01:38 Ethan Garr: Sure. Most of these automated calls you’re getting are auto‐dialed meaning they’re just automatically dialed and most of the time it’s pretty random. They’re not calling you because you’re on a list, they’re calling you because you’re the next number up. They start with everybody in your area code and they work their way up. But what you’re specifically referring to is known as spoofing and spoofing is the process by which you can change your caller ID. Spoofing’s a tool, but on the surface, it’s nothing more than a tool that helps or helps people in protect their privacy and security, but it can be misused for nefarious purposes, and that’s the problem. It has been used by telemarketers, especially in the last few years as a weapon against consumers. When they spoof their caller ID, they’re changing those phone numbers, mostly to try to dupe you into picking up the phone, phone call that you wouldn’t normally pick up. Neighbor spoofing where the phone number looks local to you is a very common one. We think it’s well more than 60% of the calls that are being made now.
02:44 Ethan Garr: Neighbor spoofing makes the phone number, look local to you. You live in the 732 area code, the next number that rings to you is a 732–555 number or a 566 number, that number comes to you and now you have a decision to make. Is it my child’s school calling, is it my pharmacy calling letting me know that my prescription’s ready. Or is it another scammer? More and more, increasingly, it’s becoming the latter. It’s the scammer calling you. But how do you make that decision? How do you know it’s safe to pick up the phone. So, RoboKiller is a tool that we’ve created that gets in that call path and makes the decision for you. It decides what calls are wanted versus unwanted based on a very complex and thoughtful algorithm that uses different tools, like audio fingerprinting, machine learning, and user feedback to power a block‐list in real time. And when we do that, we’re able to make those good decisions for consumers. So, we know which calls are the ones you want, we know when it’s your child’s school calling or your pharmacy versus someone just spoofing a phone number.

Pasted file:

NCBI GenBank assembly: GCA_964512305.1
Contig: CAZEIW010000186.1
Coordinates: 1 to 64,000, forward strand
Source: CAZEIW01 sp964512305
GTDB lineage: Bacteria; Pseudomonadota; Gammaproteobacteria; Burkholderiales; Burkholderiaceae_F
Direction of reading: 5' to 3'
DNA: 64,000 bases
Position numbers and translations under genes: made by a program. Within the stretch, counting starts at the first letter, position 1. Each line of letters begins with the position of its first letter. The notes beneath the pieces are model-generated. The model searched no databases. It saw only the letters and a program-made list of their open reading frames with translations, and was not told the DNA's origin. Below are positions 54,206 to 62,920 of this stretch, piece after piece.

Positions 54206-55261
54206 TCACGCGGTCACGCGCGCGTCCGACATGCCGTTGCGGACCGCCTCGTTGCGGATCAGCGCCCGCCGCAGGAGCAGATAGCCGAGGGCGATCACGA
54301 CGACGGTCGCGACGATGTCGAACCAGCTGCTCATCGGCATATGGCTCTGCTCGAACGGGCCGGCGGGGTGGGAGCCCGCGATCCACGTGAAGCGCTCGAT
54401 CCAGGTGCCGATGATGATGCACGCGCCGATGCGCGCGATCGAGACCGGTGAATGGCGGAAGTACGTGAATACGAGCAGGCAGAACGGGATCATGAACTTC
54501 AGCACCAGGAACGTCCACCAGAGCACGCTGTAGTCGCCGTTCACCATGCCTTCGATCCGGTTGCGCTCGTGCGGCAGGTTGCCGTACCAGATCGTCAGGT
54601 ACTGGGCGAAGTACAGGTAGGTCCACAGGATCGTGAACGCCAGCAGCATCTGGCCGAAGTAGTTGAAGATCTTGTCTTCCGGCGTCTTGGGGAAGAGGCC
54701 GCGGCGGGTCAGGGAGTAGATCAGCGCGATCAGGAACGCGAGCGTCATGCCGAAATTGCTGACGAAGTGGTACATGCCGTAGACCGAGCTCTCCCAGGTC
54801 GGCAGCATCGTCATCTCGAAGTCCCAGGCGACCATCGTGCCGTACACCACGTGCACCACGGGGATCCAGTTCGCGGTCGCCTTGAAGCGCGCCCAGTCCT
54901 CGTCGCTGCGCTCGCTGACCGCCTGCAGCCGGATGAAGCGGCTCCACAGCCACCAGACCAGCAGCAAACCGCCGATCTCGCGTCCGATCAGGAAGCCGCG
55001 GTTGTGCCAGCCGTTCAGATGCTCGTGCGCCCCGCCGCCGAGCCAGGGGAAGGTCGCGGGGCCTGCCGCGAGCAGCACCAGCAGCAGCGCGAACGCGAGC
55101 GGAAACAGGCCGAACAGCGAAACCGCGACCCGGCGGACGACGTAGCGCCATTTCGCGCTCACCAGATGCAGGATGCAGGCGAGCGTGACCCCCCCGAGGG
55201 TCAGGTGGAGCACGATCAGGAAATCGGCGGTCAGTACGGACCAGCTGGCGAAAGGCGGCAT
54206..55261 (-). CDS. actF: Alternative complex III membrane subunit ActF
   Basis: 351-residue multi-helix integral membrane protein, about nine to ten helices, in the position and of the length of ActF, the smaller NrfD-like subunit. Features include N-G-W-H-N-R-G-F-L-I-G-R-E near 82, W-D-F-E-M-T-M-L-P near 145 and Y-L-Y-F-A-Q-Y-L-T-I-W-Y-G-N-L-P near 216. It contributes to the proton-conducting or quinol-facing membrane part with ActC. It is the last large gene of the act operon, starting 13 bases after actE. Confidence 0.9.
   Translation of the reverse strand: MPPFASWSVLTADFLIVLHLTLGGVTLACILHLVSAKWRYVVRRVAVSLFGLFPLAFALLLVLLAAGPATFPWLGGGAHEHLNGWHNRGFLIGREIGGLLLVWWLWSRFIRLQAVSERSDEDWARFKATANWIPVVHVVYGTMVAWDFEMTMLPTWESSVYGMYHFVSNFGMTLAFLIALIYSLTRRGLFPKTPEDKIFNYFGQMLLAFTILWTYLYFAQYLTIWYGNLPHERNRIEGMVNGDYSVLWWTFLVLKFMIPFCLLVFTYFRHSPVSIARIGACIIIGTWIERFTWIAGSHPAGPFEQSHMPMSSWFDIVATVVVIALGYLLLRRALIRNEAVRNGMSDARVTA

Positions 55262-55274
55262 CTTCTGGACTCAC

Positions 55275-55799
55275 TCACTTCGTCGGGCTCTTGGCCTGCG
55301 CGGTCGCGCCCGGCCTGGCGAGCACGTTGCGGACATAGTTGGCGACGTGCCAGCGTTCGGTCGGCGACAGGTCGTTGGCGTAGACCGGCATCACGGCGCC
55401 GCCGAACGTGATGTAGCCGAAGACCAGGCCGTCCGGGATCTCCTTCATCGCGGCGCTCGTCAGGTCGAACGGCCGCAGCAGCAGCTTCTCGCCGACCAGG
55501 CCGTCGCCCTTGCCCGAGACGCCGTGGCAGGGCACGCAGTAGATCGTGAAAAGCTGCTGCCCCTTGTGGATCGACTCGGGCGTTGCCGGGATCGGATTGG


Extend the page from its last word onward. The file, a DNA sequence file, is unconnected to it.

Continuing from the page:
03:50 Aaron Ross Powell: How does this fingerprinting or machine learning work? Because… To analogize this to spam filtering, so I get, we get… Extraordinary amounts of spam e‐mails are sent out all the time but we seem to have mostly solved that problem and I basically never see them. But one of the advantages that the spam filter has is, it can, it doesn’t just know the sender, and recipient, but it can see the content of the email. So it can check that against patterns and whatnot, but with a call it seems like, just by its very nature, you don’t know what the content of that call is until you pick up the phone.